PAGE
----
Republican lieutenant governor candidate Janice McGeachin brought multiple security guards to her Oct. 17 debate at Idaho Public Television — the first time staff there recall a candidate taking such a step.
It’s unclear why McGeachin decided to bring the four men, two of whom came inside the building for the debate and another two who stayed outside in a parking lot. It’s also unknown if she regularly retains a large security presence. But her apparent heightened concern stands out in a state where few candidates pursue such protection.
McGeachin is a businesswoman and former state lawmaker. Her debate with Democrat Kristin Collum at the Idaho PTV studio in Boise focused on Medicaid expansion, abortion, gun rights and education. Collum was not accompanied by security guards.
Jeff Tucker, the station’s director of content services, said the two men who came into the building announced themselves by name but did not give any affiliation. It’s unclear if the men had concealed weapons. They did not openly carry any firearms nor did they ask to bring in firearms, Tucker said. They did have radios to communicate with the men in the parking lot.
“Because we are a state agency, we can’t prevent people from bringing (firearms) into the building,” Idaho PTV General Manager Ron Pisaneschi said. “We don’t know if they are carrying firearms, and we can’t legally prevent them.”
Tucker said the two men who came inside stood guard outside McGeachin’s dressing room, and stood by the doors of the studio during the debate.
Asked Friday about the private security, McGeachin’s campaign responded with a brief written statement: “Discussing specifics of security would compromise Ms. McGeachin’s security and is not for release to the public.”
Idaho PTV’s building is locked after hours. For debates, the station hires its own security guard to vet guests at the entrance. Only individuals who are on a guest list, put together by IPTV and the debate participants, are allowed into the studio.
“In the past, we have had some individuals who were not invited try to come to the debate,” Tucker said.
McGeachin spokeswoman Maureen Hatfield said the campaign was not aware of “specific threats against Rep. McGeachin or any other candidate.” She declined to answer questions about the security guards’ affiliation or whether McGeachin would continue using them if elected.
Idaho State Police spokesman Tim Marsano said his agency also did not know of any threats against McGeachin.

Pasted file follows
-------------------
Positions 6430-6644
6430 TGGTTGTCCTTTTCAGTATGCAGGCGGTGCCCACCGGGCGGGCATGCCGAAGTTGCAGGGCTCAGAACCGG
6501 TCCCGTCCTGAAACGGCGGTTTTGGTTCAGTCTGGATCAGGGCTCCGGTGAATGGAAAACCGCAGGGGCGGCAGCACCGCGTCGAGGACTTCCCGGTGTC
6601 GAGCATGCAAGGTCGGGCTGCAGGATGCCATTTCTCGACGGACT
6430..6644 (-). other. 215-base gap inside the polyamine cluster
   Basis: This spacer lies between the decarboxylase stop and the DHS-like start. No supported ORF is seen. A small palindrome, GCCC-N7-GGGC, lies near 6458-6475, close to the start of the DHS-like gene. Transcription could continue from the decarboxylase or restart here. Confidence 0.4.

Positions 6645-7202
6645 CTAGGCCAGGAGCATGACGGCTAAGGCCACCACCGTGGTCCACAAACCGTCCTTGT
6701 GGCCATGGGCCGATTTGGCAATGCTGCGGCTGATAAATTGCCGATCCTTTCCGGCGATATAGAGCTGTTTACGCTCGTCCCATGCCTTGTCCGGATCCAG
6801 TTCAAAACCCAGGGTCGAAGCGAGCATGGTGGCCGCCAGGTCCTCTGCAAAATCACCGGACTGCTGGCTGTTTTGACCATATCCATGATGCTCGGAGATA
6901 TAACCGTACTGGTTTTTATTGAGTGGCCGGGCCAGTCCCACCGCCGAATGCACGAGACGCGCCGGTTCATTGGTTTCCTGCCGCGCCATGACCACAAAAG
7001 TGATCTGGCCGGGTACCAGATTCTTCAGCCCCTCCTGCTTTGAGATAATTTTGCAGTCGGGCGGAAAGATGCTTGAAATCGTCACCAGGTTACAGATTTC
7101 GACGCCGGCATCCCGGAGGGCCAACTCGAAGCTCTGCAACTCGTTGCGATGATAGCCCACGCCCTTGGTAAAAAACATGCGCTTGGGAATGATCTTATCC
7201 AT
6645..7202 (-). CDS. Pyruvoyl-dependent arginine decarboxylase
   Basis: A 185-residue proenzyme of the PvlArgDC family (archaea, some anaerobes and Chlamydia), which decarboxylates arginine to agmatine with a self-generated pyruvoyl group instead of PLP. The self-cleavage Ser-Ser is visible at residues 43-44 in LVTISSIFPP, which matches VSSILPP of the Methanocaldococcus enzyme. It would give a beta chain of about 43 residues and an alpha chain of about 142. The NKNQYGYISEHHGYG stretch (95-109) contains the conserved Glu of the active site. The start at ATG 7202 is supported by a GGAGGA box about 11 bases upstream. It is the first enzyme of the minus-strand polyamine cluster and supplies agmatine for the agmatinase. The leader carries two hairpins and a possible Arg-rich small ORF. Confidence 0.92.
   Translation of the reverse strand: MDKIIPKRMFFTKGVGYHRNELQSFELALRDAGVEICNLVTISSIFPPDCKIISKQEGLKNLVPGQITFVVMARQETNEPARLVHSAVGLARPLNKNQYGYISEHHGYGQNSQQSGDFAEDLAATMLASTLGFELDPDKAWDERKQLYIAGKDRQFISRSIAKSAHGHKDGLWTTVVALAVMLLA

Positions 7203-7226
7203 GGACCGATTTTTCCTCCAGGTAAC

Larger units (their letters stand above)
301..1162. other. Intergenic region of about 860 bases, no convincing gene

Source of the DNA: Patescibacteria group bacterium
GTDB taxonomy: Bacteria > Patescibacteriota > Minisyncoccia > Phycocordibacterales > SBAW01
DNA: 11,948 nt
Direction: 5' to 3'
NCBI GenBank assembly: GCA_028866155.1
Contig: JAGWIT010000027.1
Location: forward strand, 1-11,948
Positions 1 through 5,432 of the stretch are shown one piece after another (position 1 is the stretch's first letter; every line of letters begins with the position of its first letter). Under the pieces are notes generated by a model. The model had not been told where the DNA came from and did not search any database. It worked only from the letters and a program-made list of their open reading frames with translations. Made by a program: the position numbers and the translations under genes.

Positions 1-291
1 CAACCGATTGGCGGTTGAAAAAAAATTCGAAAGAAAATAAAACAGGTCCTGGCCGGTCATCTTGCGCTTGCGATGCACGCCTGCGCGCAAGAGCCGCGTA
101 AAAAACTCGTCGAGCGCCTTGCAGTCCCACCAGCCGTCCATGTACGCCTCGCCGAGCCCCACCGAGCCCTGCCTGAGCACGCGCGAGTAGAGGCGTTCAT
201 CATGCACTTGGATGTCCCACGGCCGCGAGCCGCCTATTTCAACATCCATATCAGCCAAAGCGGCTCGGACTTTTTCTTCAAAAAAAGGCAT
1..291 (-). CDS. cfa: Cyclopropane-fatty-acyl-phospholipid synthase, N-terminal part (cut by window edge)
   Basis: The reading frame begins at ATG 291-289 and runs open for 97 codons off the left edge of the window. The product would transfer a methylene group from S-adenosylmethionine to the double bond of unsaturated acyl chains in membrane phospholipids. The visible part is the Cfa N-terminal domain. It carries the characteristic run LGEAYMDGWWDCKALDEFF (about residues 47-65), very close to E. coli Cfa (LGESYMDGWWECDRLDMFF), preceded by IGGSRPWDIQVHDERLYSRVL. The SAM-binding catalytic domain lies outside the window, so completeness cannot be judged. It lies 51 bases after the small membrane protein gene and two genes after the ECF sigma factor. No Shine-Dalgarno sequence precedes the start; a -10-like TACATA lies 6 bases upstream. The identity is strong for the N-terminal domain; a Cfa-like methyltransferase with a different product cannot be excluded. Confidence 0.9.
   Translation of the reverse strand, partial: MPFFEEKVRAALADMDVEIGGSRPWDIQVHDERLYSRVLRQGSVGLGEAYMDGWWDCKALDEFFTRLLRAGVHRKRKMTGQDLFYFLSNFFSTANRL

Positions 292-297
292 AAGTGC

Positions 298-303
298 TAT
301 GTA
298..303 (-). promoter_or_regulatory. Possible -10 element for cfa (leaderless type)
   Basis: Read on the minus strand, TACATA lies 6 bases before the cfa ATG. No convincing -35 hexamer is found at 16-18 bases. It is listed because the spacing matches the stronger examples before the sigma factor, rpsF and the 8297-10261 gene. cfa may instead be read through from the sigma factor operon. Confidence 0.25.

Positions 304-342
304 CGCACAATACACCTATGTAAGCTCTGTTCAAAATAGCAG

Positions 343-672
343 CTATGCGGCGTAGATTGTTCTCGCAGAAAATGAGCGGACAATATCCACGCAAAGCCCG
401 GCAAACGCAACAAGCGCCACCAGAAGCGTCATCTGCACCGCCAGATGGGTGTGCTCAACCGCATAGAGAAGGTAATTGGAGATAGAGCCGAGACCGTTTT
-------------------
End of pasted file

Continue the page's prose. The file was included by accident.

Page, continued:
The Statesman this week was otherwise unable to confirm who provided the security guards.
Idaho’s candidate security norms
Gov. Butch Otter “almost always” brings an ISP trooper with him when visiting the Idaho PTV station, Tucker said, and some members of Congress have brought federal marshals with them before. But last week was the only time Tucker remembered seeing a candidate bring a large security presence to a debate, he said.
State law directs ISP troopers to provide protection to the governor and to the lieutenant governor, if ordered. The law doesn’t provide for the same service for candidates for office. Marsano said ISP is not aware of any current state elected officials using private security.
No other current candidates for governor or lieutenant governor appear to be using security services to the same extent.
Collum said she only invited her family, some friends and her staff to last week’s debate. She does not bring a gun with her when she campaigns, she said.
“No one has shown up anywhere armed,” Collum said about her campaign events.
Republican Lt. Gov. Brad Little, running for governor, did not bring security to his Idaho PTV debate on Oct. 15 and does not bring security to campaign events, said spokeswoman Ysabel Bilbao. Little does not use the ISP protection offered in state law, she said.
Democratic gubernatorial candidate Paulette Jordan has relied on a “body man” to drive her across the state and act as a de facto security presence, said spokeswoman Dana Ferris. But Ferris did not believe Jordan brought any security with her to the Idaho PTV debate.